(SEOUL) North Korea on Friday launched an intercontinental ballistic missile (ICBM) that fell off the coast of Japan, the latest in a string of missile attacks in recent weeks, with Seoul, Tokyo and Washington expecting an imminent nuclear test from Pyongyang. .
South Korean civil servants said the long-range missile, which was fired from the Chunan region of Pyongyang toward the East Sea at about 10:15 a.m. (8:15 p.m. ET Thursday), was found to be suspicious. Sea of Japan.
Tokyo said the missile traveled about 1,000 km and that Japanese forces did not attempt to destroy it in flight. Japanese Defense Minister Yasukazu Hamada noted that the projectile reached a maximum altitude of 6000 km and concluded that it was an “ICBM-class ballistic missile”, although other details are being analyzed.
“A ballistic missile launched by North Korea appears to have landed in our exclusive economic zone in Hokkaido, the largest island in the north of the Japanese archipelago,” Japanese Prime Minister Fumio Kishida said.
It is not the first time a North Korean missile has ended its course in Japan’s exclusive economic zone (EEZ), which extends 200 nautical miles (370 km) off a state’s coast. between territorial waters and international seas.
Mr. Kishida condemned North Korea “repeating provocations with unprecedented frequency. We reiterate that this is completely unacceptable.”
On November 3, North Korea had already launched an ICBM, but Seoul and Tokyo reported that the launch failed. Last March, the country broke a 2017 ban on launching long-range missiles of this type.
North Korea had already launched a short-range ballistic missile on Thursday, hours after the foreign minister’s warning, vowing a “tough” response to strengthen the defense alliance between Seoul, Tokyo and Washington.
The United States, South Korea and Japan have stepped up joint military maneuvers in recent months to counter threats from North Korea, which Kim Jong-un sees as a dress rehearsal for an invasion or overthrow of the regime. .
During a meeting on Tuesday on the sidelines of the G20 summit in Bali, US President Joe Biden tried to convince his Chinese counterpart Xi Jinping to mediate with North Korea. thought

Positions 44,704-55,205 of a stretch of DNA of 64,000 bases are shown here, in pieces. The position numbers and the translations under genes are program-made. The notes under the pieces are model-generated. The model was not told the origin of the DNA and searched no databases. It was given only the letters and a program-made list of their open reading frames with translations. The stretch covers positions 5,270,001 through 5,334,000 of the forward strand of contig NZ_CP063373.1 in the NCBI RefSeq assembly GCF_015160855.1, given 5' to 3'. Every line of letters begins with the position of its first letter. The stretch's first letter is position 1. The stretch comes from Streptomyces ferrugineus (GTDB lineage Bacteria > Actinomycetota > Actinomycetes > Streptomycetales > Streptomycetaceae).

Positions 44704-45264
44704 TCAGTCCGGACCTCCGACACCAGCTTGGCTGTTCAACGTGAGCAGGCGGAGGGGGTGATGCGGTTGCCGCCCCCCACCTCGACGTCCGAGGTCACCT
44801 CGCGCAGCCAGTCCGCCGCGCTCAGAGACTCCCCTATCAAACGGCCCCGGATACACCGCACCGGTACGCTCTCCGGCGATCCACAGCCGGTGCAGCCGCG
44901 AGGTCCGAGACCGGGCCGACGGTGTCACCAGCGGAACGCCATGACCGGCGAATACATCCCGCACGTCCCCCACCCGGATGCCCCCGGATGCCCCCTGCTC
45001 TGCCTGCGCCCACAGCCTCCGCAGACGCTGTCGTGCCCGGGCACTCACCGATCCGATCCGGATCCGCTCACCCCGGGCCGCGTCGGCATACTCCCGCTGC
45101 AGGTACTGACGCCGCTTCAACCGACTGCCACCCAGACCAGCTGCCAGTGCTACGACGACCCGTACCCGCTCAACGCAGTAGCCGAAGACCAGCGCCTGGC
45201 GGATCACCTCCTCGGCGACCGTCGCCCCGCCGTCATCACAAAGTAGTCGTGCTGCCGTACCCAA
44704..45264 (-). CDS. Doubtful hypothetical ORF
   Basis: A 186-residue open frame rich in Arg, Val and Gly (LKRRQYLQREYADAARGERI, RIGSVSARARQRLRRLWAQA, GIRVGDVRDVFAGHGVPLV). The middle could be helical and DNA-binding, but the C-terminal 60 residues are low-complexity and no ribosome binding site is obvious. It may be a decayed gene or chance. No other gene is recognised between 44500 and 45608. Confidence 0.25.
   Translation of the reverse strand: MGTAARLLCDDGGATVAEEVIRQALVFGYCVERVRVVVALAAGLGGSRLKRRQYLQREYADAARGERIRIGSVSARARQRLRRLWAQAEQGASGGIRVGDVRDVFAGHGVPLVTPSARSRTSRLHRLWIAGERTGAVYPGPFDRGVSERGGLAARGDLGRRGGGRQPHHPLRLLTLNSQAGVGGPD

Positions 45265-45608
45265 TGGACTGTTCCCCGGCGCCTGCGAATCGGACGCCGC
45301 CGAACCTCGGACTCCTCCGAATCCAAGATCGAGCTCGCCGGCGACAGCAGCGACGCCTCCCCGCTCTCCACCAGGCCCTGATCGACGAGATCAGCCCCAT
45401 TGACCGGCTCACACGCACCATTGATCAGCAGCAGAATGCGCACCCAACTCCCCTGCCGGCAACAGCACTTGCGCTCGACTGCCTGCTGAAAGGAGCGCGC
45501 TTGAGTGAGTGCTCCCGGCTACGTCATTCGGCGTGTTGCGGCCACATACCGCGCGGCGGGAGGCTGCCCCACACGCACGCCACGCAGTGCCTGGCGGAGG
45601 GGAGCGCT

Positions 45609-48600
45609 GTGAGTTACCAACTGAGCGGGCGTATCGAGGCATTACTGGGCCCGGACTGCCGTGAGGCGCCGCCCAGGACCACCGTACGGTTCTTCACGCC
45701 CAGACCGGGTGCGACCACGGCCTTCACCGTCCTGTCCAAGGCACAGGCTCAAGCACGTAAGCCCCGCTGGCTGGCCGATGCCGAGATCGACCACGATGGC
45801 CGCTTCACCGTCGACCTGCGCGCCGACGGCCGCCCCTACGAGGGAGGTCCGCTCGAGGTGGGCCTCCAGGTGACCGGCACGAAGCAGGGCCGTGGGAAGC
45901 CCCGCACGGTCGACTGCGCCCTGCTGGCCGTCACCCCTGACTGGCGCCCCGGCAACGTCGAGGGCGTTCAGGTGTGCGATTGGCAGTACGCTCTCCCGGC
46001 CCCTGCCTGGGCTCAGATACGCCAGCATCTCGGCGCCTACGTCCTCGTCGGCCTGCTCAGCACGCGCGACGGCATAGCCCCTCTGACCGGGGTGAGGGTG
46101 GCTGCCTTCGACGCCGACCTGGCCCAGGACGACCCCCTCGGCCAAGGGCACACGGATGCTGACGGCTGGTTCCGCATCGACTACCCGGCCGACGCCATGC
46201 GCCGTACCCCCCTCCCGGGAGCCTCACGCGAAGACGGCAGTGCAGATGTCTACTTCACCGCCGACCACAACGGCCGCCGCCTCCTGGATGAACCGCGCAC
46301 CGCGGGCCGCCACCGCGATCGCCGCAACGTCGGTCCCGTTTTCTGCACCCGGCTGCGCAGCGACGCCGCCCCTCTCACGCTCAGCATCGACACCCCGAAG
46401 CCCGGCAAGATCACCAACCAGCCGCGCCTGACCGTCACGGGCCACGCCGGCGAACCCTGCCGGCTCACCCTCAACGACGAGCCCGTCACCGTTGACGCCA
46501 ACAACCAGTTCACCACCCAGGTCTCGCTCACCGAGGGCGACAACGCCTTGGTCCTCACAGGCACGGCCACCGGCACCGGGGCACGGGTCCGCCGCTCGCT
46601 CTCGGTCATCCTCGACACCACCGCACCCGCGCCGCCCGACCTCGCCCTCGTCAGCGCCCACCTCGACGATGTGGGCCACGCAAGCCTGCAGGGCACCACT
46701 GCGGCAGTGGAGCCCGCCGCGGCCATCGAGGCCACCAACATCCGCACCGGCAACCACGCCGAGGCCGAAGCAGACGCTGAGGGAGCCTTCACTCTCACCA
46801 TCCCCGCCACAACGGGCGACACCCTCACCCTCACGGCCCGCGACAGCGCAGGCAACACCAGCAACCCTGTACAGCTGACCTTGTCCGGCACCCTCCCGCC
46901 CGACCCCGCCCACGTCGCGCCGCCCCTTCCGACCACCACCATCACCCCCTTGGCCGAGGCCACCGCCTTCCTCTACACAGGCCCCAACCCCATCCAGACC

Mr. Biden, his South Korean counterpart Yoon Suk-yeol and Mr. Kishida also vowed a “strong and firm” response if Pyongyang carried out the test on Sunday, the seventh in its history since 2017.
North Korean Foreign Minister Cho Son Hui responded that the strengthening of the military alliance between Seoul, Tokyo and Washington “enters an unpredictable phase of the situation on the Korean Peninsula.”
“Hard” is the answer
Mr.me Cho uses an acronym for North Korea’s official name, the Democratic People’s Republic of Korea.
North Korea carried out an unprecedented series of missile launches in early November, including a missile that landed near South Korea’s territorial waters for the first time since the end of the Korean War in 1953, prompting President Yoon to denounce a “veritable territorial invasion”.
November 2 alone saw 23 more North Korean missile launches than in 2017, when leader Kim Jong-un and then-US President Donald Trump traded threats of nuclear war.
In September and October, Pyongyang had already conducted numerous launches, including a medium-range ballistic missile that flew over Japan for the first time in five years.
Pyongyang justified its November force by an “aggressive and provocative” approach by Seoul and Washington.
North Korea, which is barred from launching ballistic missiles under UN resolutions, has rifts in the Security Council, with China and Russia blocking any UN effort to block US efforts in this direction.